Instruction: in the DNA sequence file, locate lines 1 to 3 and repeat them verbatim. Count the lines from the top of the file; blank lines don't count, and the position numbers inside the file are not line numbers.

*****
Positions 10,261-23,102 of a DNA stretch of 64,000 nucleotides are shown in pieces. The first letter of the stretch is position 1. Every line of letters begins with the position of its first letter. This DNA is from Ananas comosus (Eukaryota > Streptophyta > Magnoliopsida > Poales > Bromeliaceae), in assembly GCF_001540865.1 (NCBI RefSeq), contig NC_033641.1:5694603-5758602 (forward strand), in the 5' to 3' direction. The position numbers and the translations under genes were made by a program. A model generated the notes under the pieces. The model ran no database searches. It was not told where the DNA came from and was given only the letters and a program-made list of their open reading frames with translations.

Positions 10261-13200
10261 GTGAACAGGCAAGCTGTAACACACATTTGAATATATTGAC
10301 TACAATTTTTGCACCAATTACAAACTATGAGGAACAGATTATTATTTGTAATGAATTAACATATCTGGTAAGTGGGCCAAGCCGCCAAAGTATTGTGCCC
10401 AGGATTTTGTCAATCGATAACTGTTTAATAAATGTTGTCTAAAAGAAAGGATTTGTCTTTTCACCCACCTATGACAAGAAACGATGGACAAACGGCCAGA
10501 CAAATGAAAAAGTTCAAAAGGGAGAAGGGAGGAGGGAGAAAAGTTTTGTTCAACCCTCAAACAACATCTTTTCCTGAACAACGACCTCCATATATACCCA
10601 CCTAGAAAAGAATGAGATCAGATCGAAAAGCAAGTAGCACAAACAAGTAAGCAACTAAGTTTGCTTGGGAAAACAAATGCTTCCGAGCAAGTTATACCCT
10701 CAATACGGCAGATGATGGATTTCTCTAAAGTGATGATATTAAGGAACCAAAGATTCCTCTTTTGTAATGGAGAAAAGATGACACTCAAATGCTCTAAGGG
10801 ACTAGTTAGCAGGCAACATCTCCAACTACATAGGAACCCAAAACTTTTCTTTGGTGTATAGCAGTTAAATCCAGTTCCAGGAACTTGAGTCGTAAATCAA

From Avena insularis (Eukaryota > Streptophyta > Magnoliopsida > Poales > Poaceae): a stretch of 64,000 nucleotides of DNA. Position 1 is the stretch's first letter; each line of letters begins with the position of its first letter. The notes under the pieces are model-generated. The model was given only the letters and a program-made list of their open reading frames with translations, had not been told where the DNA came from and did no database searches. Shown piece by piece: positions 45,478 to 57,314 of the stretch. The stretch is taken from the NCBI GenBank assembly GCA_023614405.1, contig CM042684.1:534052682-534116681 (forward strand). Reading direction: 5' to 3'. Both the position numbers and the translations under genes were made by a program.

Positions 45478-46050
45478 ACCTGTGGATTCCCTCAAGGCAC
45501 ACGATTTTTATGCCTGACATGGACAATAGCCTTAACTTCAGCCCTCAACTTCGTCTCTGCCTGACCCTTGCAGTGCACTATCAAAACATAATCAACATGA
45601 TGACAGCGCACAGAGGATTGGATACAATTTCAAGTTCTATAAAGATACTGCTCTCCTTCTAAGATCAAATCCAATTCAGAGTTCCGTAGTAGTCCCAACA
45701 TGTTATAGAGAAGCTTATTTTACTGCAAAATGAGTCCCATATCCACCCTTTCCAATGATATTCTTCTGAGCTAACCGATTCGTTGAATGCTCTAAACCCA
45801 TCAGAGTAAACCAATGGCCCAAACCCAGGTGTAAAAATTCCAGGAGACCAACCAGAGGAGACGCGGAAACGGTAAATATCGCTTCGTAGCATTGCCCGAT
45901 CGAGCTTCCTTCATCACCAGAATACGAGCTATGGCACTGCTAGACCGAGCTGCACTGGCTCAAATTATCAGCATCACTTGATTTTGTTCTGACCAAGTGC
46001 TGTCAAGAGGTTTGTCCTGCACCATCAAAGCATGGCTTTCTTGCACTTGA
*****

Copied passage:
Positions 10,261-23,102 of a DNA stretch of 64,000 nucleotides are shown in pieces. The first letter of the stretch is position 1. Every line of letters begins with the position of its first letter. This DNA is from Ananas comosus (Eukaryota > Streptophyta > Magnoliopsida > Poales > Bromeliaceae), in assembly GCF_001540865.1 (NCBI RefSeq), contig NC_033641.1:5694603-5758602 (forward strand), in the 5' to 3' direction. The position numbers and the translations under genes were made by a program. A model generated the notes under the pieces. The model ran no database searches. It was not told where the DNA came from and was given only the letters and a program-made list of their open reading frames with translations.

Positions 10261-13200
10261 GTGAACAGGCAAGCTGTAACACACATTTGAATATATTGAC